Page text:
There are two types of rights you can claim:
- Basic fee: either 25% of the mortgage or $ 36,000, whichever is lower
- Bonus entitlement: up to 25% of the conforming loan limit of the Federal Housing Finance Agency minus the basic duty. For most of the United States, this limit is $ 510,400, and 25% of it is $ 127,600. Subtract the base entitlement of $ 36,000 from that, and you end up with $ 91,600 – the maximum bonus entitlement you could get.
If your basic entitlement does not guarantee you a loan high enough to purchase the type of home you want, you can combine your basic entitlement with your bonus entitlement to get a higher mortgage. Remember that you can usually borrow your entitlement four times. With a basic fee, that would give you a loan of $ 144,000, but in expensive parts of the country, that’s not enough to buy a house. As such, you can then combine your base entitlement with your bonus entitlement for a total entitlement of $ 127,600, then borrow up to four times that – $ 510,400.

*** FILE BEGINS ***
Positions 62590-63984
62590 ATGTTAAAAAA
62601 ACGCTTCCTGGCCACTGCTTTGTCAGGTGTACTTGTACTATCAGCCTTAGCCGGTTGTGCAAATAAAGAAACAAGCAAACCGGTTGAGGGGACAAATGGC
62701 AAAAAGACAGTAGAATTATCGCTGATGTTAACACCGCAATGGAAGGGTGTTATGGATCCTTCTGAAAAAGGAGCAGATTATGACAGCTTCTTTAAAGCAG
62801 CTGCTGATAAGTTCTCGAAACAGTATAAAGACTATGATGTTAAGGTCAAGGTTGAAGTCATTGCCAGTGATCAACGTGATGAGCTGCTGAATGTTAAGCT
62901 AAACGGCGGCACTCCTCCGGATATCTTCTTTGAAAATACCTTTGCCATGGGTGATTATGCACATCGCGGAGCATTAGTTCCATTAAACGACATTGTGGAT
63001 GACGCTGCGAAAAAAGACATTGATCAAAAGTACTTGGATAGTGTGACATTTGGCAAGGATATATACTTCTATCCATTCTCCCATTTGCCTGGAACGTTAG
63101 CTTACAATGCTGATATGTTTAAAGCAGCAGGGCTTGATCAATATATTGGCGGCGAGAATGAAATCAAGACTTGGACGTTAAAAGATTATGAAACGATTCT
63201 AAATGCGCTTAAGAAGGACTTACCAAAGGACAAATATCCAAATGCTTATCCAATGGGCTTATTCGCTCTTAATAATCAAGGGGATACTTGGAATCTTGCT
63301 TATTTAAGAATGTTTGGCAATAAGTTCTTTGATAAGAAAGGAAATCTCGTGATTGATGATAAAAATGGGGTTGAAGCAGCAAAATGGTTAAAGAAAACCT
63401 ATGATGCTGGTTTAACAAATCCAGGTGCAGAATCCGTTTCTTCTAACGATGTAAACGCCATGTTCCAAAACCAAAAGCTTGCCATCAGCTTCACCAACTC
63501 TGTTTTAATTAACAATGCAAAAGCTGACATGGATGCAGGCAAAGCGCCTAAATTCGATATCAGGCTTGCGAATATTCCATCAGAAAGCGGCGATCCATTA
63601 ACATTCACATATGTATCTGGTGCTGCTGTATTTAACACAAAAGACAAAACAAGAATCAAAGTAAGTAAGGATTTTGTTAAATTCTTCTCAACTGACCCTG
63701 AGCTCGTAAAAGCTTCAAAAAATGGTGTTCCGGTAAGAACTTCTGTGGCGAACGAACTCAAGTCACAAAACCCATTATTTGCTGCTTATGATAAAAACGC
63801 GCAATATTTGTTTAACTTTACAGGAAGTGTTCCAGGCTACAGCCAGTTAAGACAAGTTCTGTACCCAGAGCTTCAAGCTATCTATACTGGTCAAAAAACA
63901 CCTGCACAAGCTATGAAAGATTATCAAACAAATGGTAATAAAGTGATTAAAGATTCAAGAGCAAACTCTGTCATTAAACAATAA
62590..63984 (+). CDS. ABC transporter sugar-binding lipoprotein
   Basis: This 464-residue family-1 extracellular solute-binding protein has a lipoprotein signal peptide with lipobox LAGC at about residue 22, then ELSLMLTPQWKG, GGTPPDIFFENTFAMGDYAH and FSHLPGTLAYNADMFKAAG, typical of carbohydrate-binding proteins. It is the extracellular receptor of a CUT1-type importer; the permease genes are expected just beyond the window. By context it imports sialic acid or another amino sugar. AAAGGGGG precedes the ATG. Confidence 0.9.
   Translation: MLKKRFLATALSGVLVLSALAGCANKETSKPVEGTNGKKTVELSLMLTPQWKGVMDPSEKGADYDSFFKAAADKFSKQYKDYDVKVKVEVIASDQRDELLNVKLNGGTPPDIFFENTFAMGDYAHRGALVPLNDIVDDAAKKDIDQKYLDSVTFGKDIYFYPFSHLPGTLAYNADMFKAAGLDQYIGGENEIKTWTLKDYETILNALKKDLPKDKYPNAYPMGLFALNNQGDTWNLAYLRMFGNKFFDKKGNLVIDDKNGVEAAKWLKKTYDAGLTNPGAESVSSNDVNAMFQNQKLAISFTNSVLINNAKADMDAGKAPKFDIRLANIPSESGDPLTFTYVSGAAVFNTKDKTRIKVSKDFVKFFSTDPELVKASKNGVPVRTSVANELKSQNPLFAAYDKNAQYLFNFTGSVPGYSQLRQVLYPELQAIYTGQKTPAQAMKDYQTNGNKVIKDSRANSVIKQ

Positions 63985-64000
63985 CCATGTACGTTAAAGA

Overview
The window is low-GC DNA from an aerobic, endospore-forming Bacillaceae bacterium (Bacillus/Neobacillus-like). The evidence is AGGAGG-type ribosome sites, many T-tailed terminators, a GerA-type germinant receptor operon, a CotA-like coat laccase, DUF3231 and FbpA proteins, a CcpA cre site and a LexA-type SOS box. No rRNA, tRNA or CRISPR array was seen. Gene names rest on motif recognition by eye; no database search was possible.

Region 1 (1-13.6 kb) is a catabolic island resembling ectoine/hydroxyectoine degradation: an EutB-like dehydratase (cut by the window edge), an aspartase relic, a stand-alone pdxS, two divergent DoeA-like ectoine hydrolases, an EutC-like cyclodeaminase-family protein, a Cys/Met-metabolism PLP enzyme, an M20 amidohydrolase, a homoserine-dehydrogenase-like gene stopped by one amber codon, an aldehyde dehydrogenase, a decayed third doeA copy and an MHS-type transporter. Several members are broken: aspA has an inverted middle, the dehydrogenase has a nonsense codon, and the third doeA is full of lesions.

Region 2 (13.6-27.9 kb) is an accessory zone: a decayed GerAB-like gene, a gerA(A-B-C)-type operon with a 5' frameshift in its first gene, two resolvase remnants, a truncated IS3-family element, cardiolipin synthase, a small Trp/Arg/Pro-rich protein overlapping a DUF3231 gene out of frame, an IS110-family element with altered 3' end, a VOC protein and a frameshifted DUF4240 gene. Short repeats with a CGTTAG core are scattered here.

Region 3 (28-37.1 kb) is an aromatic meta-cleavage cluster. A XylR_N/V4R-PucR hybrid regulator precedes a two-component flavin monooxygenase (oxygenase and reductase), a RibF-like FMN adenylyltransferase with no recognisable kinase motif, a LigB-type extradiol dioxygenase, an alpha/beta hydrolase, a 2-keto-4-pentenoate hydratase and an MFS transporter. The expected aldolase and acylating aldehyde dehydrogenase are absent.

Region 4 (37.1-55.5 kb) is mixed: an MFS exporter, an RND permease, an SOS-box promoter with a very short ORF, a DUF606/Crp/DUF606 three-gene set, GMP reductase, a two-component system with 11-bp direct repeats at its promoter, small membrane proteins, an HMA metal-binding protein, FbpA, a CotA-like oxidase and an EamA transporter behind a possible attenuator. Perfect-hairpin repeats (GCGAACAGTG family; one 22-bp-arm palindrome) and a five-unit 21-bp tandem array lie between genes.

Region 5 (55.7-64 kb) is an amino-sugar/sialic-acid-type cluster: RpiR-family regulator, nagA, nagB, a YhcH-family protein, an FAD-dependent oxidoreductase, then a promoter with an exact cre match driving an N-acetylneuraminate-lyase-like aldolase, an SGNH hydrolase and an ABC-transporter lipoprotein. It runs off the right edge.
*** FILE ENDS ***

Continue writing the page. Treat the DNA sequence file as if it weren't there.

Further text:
VA loans can often be secured with no down payment, but you will need to prove that you have the income you need to meet your monthly mortgage payments. Technically, there is no minimum credit score requirement for a VA loan, but the higher your score, the more likely you are to be approved.
You might have a hard time getting a VA loan if your credit score is not at least 620. There are mortgage options for bad credit, so in some cases you may be able to qualify with a score. inferior. If your score isn’t good, it’s worth working on building or rebuilding your credit before you apply.
Plus, you can only use a VA loan to buy a primary home. You cannot take out a VA loan to buy a vacation home or investment property. You can use a VA loan to purchase a unit of a condo or townhouse, but the VA must assess the community before approving your loan.